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5.
  • Nerpin, Elisabet, et al. (författare)
  • Bronchodilator response and lung function decline : Associations with exhaled nitric oxide with regard to sex and smoking status
  • 2021
  • Ingår i: World Allergy Organization Journal. - : Elsevier. - 1731-3317 .- 1939-4551. ; 14:5
  • Tidskriftsartikel (refereegranskat)abstract
    • Background: Fractional exhaled nitric oxide (FeNO) is a marker of type-2 inflammation used both to support diagnosis of asthma and follow up asthma patients. The associations of FeNO with lung function decline and bronchodilator (BD) response have been studied only scarcely in large populations.Objectives: To study the association between FeNO and a) retrospective lung function decline over 20 years, and b) lung function response to BD among asthmatic subjects compared with non-asthmatic subjects and with regards to current smoking and sex.Methods: Longitudinal analyses of previous lung function decline and FeNO level at follow-up and cross-sectional analyses of BD response and FeNO levels in 4257 participants (651 asthmatics) from the European Community Respiratory Health Survey.Results: Among asthmatic subjects, higher percentage declines of FEV1 and FEV1/FVC were associated with higher FeNO levels (p = 0.001 for both) at follow-up. These correlations were found mainly among non-smoking individuals (p = 0.001) and females (p = 0.001) in stratified analyses.Percentage increase in FEV1 after BD was positively associated with FeNO levels in non-asthmatic subjects. Further, after stratified for sex and smoking separately, a positive association was seen between FEV1 and FeNO levels in non-smokers and women, regardless of asthma status.Conclusions: We found a relationship between elevated FeNO and larger FEV1 decline over 20 years among subjects with asthma who were non-smokers or women. The association between elevated FeNO levels and larger BD response was found in both non-asthmatic and asthmatic subjects, mainly in women and non-smoking subjects.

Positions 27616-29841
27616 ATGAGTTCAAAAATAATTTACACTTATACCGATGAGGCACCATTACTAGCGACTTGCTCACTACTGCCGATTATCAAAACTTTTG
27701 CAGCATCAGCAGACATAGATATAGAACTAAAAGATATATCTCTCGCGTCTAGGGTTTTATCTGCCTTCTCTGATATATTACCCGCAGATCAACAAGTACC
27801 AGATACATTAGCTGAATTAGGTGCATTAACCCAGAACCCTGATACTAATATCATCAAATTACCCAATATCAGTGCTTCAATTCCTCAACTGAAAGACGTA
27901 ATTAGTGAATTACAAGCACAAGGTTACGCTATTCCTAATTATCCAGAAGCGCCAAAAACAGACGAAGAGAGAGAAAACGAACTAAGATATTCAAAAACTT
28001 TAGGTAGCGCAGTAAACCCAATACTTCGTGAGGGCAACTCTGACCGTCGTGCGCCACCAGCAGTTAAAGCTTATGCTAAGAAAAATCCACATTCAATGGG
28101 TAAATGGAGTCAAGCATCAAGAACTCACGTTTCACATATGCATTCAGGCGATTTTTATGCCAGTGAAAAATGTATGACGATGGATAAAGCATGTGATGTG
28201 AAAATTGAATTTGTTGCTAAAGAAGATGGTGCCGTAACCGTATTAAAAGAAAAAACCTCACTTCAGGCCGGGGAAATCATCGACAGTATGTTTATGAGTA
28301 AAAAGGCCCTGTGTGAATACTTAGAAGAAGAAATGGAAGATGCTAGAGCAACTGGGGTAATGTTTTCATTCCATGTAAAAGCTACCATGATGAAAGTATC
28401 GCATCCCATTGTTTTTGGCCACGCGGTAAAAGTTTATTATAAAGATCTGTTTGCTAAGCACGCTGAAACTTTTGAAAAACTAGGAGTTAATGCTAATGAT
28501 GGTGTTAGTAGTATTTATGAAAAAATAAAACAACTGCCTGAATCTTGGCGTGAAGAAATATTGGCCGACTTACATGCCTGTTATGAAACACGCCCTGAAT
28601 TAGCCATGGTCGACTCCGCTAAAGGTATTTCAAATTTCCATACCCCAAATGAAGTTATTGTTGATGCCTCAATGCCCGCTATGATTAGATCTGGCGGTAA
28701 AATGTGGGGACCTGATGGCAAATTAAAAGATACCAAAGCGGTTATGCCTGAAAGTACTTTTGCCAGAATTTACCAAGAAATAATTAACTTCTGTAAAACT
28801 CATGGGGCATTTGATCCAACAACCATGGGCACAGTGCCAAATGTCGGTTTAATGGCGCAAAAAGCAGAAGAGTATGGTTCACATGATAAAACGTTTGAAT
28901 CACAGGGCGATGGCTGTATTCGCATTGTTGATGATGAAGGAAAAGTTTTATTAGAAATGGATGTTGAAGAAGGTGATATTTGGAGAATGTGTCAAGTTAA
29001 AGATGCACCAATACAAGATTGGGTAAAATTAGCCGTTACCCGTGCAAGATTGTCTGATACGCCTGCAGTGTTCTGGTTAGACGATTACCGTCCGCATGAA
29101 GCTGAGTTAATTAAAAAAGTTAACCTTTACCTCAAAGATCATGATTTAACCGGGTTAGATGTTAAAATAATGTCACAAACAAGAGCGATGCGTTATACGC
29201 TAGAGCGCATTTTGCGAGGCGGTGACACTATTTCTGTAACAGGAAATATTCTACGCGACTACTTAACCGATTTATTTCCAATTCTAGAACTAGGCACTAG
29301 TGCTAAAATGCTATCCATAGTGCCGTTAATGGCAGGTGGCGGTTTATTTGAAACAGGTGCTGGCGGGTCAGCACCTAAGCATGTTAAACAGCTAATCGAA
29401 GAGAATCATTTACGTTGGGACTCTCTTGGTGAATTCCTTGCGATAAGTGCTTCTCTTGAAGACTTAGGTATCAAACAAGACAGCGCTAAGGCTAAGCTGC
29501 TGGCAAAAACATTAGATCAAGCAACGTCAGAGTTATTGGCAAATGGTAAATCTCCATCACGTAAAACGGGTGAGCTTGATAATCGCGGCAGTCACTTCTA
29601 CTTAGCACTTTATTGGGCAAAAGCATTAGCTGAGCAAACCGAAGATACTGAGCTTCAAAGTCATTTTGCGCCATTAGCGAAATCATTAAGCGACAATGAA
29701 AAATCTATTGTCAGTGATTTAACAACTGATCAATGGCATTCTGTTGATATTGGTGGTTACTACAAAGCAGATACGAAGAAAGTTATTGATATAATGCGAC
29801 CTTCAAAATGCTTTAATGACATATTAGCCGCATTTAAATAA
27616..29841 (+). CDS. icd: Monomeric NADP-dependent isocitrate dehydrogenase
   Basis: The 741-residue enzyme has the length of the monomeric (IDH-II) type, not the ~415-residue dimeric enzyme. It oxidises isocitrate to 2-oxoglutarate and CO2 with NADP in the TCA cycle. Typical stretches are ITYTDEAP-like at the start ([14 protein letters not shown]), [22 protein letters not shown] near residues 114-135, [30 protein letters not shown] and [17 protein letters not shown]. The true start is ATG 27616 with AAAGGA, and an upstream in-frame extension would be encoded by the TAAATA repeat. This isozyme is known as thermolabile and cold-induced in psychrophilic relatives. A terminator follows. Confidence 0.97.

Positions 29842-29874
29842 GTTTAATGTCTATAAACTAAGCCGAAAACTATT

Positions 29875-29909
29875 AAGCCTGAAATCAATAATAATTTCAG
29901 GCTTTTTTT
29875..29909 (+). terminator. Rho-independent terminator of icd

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6.
  • Olivieri, M., et al. (författare)
  • Effects of smoking bans on passive smoking exposure at work and at home. The European Community respiratory health survey
  • 2019
  • Ingår i: Indoor Air. - : Wiley-Blackwell. - 0905-6947 .- 1600-0668. ; 29:4, s. 670-679
  • Tidskriftsartikel (refereegranskat)abstract
    • This longitudinal study investigated whether smoking bans influence passive smoking at work and/or at home in the same subjects. Passive smoking at work and/or at home was investigated in random population samples (European Community Respiratory Health Survey) in 1990-1995, with follow-up interviews in 1998-2003 and 2010-2014. National smoking bans were classified as partial (restricted to public workplaces) or global (extended to private workplaces). Multivariable analysis was accomplished by three-level logistic regression models, where level-1, level-2, and level-3 units were, respectively, questionnaire responses, subjects, and centers. Passive smoking at work was reported by 31.9% in 1990-1995, 17.5% in 1998-2003, and 2.5% in 2010-2014. Concurrently, passive smoking at home decreased from 28.9% to 18.2% and 8.8%. When controlling for sex, age, education, smoking status, and ECHRS wave, the odds of passive smoking at work was markedly reduced after global smoking bans (OR = 0.45, 95% CI 0.25-0.81), particularly among non-smokers, while the protective effect of global smoking bans on passive smoking at home was only detected in non-smokers. Smoking bans both in public and private workplaces were effective in reducing passive smoking at work in Europe. However, given the inefficacy of smoking bans in current smokers' dwellings, better strategies are needed to avoid smoking indoors.